Exactly who do you think you are? or The search for identity

When I was in fourth grade we had a career dress-up day. Amy wore her swimsuit because she wanted to be an Olympic swimmer; Mary dressed up as a chef; Bonnie was dressed as a construction worker. (It was a good look for Bonnie as she already had a mullet.) I couldn't figure it out, so I dressed as a teacher, because as far as I could tell, they wore regular clothes.

In college, my friend Melissa told me that her dream was to be surrounded by books. We took a writing class together, and that is all she talked about - being surrounded by books. What did she want? To be a librarian? Or to just sit in a room and read all day? (That last one sounded more likely.)

But I still never figured it out. And that must be why my resume is considered "diverse" and I can honestly tell people that I've worn a lot of different hats in my career. Or careers. (The lines blur.)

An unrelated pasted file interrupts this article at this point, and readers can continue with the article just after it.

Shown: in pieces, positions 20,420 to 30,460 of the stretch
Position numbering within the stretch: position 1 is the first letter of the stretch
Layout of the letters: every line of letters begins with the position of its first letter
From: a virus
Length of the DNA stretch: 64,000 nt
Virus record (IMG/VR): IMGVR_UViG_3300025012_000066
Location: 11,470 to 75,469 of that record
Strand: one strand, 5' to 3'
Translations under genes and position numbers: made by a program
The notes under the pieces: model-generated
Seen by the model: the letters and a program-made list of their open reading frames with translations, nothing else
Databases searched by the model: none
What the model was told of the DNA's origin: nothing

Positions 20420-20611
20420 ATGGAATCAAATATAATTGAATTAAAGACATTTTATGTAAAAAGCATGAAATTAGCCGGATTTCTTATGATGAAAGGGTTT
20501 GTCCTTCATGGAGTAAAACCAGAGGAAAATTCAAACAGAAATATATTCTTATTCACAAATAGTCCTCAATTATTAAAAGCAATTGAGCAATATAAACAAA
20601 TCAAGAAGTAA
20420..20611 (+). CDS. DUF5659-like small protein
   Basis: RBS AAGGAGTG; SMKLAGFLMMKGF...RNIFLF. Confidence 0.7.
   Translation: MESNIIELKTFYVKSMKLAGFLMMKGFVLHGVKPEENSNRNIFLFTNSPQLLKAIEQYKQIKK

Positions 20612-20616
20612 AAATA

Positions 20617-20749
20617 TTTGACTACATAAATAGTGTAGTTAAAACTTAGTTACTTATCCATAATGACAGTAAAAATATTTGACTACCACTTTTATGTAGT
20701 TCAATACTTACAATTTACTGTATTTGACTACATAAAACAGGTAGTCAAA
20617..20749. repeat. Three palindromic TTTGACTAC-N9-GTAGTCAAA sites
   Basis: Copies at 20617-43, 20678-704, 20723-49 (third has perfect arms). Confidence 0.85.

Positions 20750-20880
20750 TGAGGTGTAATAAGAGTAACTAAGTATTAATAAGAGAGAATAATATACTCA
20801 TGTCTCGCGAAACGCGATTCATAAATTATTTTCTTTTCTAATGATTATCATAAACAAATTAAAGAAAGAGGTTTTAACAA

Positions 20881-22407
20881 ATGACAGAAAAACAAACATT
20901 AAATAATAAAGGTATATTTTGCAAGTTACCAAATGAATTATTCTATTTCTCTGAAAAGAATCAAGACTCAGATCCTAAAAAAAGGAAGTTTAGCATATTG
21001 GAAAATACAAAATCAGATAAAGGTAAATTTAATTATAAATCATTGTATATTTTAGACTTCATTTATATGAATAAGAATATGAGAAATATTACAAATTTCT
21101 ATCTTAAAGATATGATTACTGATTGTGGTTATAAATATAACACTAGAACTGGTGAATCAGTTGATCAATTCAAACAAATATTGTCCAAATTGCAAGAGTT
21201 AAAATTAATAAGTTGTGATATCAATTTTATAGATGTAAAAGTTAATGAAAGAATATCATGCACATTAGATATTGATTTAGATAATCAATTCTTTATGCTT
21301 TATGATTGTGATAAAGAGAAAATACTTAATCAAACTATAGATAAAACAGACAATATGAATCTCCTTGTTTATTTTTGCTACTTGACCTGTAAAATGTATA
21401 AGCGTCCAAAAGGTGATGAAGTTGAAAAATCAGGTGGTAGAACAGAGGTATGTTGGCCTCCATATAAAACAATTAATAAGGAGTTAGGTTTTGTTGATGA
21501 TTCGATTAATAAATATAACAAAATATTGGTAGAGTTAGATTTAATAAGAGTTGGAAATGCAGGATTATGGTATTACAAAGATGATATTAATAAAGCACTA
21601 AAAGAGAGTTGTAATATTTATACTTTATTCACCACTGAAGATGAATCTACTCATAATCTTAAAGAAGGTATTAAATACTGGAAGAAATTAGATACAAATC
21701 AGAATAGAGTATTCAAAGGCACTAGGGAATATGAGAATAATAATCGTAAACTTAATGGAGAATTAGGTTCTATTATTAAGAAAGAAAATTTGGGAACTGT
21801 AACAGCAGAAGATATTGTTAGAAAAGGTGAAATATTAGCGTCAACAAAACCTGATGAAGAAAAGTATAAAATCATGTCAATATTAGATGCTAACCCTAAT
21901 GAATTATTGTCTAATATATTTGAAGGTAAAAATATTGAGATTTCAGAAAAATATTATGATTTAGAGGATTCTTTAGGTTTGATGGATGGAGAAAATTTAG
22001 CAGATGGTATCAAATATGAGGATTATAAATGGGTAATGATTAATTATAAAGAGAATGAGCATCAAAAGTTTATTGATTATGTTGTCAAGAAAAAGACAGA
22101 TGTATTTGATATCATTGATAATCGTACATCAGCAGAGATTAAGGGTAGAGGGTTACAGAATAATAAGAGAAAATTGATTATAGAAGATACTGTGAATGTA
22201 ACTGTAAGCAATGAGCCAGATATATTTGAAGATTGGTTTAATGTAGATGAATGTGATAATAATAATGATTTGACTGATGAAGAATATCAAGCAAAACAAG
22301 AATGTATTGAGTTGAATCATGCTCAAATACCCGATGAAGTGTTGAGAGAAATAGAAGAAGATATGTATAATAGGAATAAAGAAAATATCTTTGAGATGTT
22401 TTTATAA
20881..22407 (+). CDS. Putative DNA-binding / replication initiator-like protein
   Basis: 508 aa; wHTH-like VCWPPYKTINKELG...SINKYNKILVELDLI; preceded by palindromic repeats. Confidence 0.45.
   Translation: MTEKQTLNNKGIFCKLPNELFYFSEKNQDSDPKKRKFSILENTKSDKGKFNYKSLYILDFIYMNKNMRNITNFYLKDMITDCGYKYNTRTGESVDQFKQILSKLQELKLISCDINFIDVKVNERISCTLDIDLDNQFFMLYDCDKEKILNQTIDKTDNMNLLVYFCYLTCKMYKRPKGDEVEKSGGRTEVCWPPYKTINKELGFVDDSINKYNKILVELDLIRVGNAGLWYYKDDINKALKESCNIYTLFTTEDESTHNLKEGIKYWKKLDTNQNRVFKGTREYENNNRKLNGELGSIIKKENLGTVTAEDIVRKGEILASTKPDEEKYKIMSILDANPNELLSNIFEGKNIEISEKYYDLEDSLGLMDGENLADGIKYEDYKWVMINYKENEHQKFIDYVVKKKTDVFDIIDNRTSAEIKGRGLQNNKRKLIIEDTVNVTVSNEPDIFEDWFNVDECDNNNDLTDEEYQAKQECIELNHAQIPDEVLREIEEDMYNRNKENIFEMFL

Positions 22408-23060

That also must be the reason why every Christmas, I get a "you're lost" gift from my mother. She doesn't call them that. She had all sorts of ideas about the person I could become. But I stopped listening and she resorted to speaking to me through books. Name a find yourself/follow your dreams/create a passion book and it is probably on my shelf. It is one thing to be lost; it is another thing to have people point it out to you and have it gift-wrapped.

I wonder about those people who have been in one job for 20 or 30 years (they still exist) and how boring their resumes look. I envy their Christmas gifts.

Sitting in a room reading books all day sounds lovely, but maybe it depends on the books you are reading. As for me, I think I need to crack open some of those books my mom gave me.

But there is one thing I do know about myself: I'm a mom. And that is a great place to start. So, let me take a look at the things I learned right the first time and the things I need to learn again because I didn't listen the first time.

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